How to keep writing when you’re travelling.

As I mentioned in my last post I am currently away from home. I’m in Toronto at the minute and will be travelling to Niagara Falls, Michigan and New York over the next two weeks. I don’t know about other writers but I’m a creature of habit when it comes to my writing. I like to write before bed, normally writing half a chapter, I also write on the bus and I keep a notebook with me all the time when I’m at home. I type up in chapters, usually at uni so that I don’t get distracted. I even have a favourite computer at uni and I always feel like I don’t get as much work done if that computer isn’t free. So when I’m away it can be a challenge to keep writing. There are so many distractions and I don’t always have access to a computer so by the time I get home there are pages and pages to type up which means that sometimes not all of it makes it to the computer and I loose pages of good writing.

A few years ago I was on a beach holiday in Portugal and I decided that I was going to have a complete break – no writing, just reading as many paperbacks as I could fit into my suitcase. This seemed like a good idea at the time. We were going away for ten days and I thought a break would help my writing.

I think it was three days in before I was gathering as much hotel stationary as I could find and writing by the pool. I even used the odd napkin. It was awful because of course my notes got ruined or lost and it was frustrating because I had some good ideas.

Since then I have learned my lesson. I always take a notebook on holiday. Normally when I go away I’m not bothered if I get any writing done or not, I just wait and see. But this time I’m working on a novel and I’m about a third of the way through my first draft. I’m writing about 1500 words on a good day (I don’t tend to write on the weekends because I work then) and so I want to keep the momentum going. It is so much easier said than done though, particularly if you are going on a city break and you won’t be lying by the pool with loads of time to write. So what do you do? Two weeks would be a long break from writing all together, so I’ve devised a plan for myself – as always, everybody’s different – and I’ve created a few top tips on how to keep writing when you’re away from home.

  1. Make use of travel time.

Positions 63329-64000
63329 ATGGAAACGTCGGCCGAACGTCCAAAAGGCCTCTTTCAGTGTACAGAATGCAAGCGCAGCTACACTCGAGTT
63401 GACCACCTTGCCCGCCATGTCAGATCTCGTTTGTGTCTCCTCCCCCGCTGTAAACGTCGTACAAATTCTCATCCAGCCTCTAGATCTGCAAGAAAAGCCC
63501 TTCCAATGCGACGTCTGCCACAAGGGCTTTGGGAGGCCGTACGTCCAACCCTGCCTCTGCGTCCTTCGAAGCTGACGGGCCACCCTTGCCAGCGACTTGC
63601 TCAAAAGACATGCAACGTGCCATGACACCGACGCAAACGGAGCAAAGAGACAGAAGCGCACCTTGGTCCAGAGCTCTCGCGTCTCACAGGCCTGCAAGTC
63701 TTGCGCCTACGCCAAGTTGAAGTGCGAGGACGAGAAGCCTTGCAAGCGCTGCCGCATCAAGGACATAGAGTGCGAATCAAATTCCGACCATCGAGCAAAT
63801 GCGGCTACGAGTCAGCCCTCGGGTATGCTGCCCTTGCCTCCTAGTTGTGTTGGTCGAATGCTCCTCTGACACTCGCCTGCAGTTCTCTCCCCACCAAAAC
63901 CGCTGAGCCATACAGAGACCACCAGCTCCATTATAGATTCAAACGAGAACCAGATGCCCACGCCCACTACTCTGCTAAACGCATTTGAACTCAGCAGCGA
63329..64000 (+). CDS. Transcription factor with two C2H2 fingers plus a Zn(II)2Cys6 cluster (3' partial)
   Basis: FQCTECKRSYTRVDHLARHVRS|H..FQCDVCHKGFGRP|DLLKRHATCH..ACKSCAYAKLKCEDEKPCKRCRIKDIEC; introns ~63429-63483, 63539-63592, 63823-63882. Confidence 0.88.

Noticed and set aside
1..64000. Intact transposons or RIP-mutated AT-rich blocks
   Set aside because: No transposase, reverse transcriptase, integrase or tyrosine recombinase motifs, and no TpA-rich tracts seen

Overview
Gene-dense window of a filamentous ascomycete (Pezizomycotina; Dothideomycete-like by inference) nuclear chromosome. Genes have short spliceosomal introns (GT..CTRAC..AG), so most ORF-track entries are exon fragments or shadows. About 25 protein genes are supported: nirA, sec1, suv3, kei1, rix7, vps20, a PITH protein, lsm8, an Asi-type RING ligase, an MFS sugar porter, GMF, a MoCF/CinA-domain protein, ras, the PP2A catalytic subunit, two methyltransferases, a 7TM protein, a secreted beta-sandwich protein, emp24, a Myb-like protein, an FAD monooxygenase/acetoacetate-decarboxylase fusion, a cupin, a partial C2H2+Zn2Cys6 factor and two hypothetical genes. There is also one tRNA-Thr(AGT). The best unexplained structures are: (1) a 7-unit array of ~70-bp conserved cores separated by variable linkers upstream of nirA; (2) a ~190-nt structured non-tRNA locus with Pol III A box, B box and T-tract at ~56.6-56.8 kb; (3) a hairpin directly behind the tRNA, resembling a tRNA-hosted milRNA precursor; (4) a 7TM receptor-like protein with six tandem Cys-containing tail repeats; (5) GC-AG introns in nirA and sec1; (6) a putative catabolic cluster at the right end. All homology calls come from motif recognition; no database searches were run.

You might like to sleep on the plane but that time can be useful, you don’t have to talk to anyone, you can listen to your music and write away. Plus, if there’s no turbulence it is far easier to write on a plane than it would be in a car or on a bus. I like to get on a plane with an aim in mind – writing a chapter or getting an outline completed during the journey. This keeps me focused and means that I don’t write something completely different to the manuscript I am currently working on.
  2. Always take a notebook!
    Hotel stationary just isn’t the same. You’ll end up with bits of paper all over the place, notes on receipts and napkins and they’ll all end up at the bottom of your bag covered in splodges of sun cream. Take a notebook and a few pens. You can always buy when you get there but I’m picky, I like a notebook that isn’t too big as this can be intimidating and I like blue ink, usually a Papermate. Is it just me that gets obsessed with stationary? I think it’s a writer thing…
  3. Set yourself some manageable goals.
    Just like writing productively at home, you should have some ideas in mind of what you want to write and how much. Be realistic though, you are on holiday. I’m hoping to write three chapters on paper during my holiday, though really I want to write more than that. I write about 1500-2000 words per chapter so with all the flying and driving we’ll be doing this should be manageable! Having goals of what exactly you want to write – maybe a short story you’ve had in your head for a while or a chapter you want to go back and redraft – takes the pressure off if you are tired from travelling. You are just writing down what is already in your mind rather than creating something completely new.
  4. Don’t be afraid of inspiration.
    I find a lot of my best ideas come to me while I’m travelling. There’s something about a change of scene and new experiences that just makes my mind become twice as creative. Therefore if I have any new ideas while I’m away I’ll run with them. I’m going to keep going with my novel of course, but if I come home with a short story and a new plot twist I wasn’t expecting instead of the three chapters I’m hoping for, then I’m ok with that.

I hope these top tips are useful, particularly as I know a lot of people will be travelling at the moment. Let me know if you have any tips for writing while traveling below.

Speak soon,

Hannah

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